Friday, September 7, 2012
Anyone who reads my blog knows that my regular shopping spot is the farmers’ market, which is the beginning of many great meals indeed. In fact, a number of of my posts are dedicated to the topic and filled with photos of gorgeous produce. Below are links to a few of them from my hometown and abroad where you can see pretty pictures and read a few funny stories that will leave no doubt in your mind that I am crazy about local produce.
- For the Love of Farmers’ Markets: Borough Market and beyond (London England, UK)
- Apple Day in London (London England, UK)
- Getting Local, NYC Style: Union Square Greenmarket (New York NY, USA)
- More Urban Farmers’ Markets: Getting Local in Chicago (Chicago IL, USA)
- Summer’s Bounty: Bet You’ll See Something New (Boston MA, USA)
- Black Friday for Foodies (Boston MA, USA)
- Local Produce in February? Farmers’ Market Five! (Cambridge MA, USA)
- Winter Oysters: Local, Sustainable, Delicious, Nutritious (Cambridge, MA, USA)
- How to Grow a Healthy Little Locavore (Boston MA, USA)
- A Few Good Reasons to Shop at the Farmers’ Market (Video) (Boston MA, USA)
See? I wasn’t kidding. A quick glance of these posts if not a full read (come on, read them all, you’ll be happy you did!) demonstrate clearly that I am nothing less than ebullient about eating locally. I’m like a kid in a candy shop and the confection is sun gold cherry tomatoes. Indeed, there’s many, many more posts on my blog that discuss this topic: just search farmers’ markets from the home page.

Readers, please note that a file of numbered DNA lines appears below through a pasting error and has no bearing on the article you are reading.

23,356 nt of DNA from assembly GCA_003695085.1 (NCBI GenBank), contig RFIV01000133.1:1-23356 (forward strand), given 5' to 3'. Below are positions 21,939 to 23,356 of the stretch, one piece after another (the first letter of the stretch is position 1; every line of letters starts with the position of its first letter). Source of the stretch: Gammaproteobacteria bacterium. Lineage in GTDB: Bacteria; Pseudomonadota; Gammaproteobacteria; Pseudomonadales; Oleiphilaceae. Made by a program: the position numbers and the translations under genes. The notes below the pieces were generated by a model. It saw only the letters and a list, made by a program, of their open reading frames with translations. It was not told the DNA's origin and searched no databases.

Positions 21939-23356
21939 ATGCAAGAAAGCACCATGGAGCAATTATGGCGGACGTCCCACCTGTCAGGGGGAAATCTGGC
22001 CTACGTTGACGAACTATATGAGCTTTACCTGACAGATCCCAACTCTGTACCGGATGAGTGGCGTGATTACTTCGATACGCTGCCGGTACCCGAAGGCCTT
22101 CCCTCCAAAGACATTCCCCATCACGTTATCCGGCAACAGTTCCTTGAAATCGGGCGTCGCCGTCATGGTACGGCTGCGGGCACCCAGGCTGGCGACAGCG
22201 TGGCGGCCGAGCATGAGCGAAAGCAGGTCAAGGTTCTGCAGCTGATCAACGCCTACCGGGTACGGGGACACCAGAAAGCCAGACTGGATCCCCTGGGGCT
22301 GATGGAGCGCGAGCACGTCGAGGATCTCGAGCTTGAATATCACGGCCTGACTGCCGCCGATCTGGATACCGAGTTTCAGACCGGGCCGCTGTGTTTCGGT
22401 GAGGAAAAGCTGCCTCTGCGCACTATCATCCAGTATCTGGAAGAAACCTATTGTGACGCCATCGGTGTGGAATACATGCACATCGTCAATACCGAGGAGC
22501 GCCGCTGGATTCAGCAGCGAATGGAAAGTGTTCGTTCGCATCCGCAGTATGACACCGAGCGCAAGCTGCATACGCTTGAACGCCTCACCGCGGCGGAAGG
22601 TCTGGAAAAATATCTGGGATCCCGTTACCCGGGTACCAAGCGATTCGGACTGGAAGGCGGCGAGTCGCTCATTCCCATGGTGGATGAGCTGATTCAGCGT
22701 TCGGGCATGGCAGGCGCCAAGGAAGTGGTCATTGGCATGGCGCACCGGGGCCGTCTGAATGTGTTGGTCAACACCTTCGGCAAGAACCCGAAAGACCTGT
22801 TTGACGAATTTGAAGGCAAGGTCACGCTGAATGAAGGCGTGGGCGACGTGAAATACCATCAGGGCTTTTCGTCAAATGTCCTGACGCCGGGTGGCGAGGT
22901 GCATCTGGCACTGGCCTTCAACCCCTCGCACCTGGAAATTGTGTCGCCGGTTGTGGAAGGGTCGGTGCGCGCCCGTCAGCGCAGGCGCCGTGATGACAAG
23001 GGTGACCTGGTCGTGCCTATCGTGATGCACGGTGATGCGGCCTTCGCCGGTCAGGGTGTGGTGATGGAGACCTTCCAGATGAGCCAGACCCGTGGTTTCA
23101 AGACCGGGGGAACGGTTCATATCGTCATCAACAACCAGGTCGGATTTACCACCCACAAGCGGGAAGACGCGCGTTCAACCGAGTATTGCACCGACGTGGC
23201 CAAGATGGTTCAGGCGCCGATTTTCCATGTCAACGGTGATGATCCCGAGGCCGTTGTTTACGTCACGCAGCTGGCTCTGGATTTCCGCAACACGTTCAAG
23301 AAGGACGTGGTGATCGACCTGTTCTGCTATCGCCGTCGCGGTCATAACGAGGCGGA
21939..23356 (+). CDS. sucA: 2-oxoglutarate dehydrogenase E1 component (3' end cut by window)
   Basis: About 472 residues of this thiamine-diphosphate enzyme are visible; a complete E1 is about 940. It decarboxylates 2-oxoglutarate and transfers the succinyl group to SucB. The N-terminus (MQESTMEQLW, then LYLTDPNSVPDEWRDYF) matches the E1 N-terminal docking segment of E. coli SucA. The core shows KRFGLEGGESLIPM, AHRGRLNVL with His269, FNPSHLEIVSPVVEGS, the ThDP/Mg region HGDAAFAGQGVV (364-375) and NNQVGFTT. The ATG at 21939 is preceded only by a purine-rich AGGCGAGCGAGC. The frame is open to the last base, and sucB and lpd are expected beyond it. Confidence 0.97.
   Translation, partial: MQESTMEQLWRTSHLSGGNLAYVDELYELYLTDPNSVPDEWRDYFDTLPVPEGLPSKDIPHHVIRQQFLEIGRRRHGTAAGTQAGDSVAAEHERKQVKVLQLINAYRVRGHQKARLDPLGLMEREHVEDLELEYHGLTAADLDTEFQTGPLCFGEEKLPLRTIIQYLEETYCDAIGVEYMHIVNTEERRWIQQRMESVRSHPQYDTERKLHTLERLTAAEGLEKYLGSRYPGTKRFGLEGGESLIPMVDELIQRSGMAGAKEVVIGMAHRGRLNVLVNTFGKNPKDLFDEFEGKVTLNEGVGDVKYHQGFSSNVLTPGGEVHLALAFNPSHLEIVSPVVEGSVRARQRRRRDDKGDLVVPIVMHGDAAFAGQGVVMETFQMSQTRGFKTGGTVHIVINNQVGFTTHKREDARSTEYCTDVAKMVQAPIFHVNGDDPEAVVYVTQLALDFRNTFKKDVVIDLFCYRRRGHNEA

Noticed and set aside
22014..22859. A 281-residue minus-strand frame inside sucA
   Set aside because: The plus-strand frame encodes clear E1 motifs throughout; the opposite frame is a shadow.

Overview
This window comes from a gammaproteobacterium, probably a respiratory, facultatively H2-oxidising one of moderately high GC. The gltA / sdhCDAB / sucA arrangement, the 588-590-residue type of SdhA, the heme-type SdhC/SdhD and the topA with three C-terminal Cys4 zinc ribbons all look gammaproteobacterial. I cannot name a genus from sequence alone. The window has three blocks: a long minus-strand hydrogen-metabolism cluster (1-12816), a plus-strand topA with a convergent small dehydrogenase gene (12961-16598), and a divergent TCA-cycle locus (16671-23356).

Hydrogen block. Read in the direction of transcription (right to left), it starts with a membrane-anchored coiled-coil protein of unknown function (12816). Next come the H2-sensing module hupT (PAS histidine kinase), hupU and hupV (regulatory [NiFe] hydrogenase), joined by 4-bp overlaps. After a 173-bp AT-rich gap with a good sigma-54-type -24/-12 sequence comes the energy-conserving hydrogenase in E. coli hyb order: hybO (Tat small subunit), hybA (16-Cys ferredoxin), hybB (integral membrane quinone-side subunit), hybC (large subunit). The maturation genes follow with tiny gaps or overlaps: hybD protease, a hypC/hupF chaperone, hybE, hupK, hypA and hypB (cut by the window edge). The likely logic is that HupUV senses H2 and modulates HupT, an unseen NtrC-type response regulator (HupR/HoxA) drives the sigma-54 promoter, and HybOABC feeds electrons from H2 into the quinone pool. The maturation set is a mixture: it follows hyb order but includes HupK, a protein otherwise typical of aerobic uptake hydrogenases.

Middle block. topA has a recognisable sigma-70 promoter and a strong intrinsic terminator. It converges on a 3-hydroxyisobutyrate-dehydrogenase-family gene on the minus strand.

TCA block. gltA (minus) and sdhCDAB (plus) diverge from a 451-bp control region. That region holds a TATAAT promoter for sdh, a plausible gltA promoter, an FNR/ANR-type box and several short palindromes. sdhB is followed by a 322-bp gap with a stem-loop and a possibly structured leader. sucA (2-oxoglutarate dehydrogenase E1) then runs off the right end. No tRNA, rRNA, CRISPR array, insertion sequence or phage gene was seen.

All that said, as a scientist I am irked by the fiction and folklore that often surrounds food issues. (Um, you know, that’s why I have a blog about this stuff and teach classes on it and all.) The amount of ill-informed opinion at best or anti-science at worst is truly staggering, and a day rarely goes by where I’m not sobered if not flabbergasted by the ubiquity of misinformation. Thus, I’ve been meaning to address the whole “local” thing for a while now to shed some science on the issue, which I’ll do in an upcoming post or two in the coming semester. But for now let’s begin with a bit of levity (as I’m wont to do) to get the conversation started.
Stay tuned for more to come on this important (and tasty) subject, but in the meantime it’s always a good idea to question critically where you’re getting your information from, including who’s giving it and why, to help you separate science from anti-science when making decisions about what to eat.
And, until then, at least always make sure your fruits and vegetables are free range.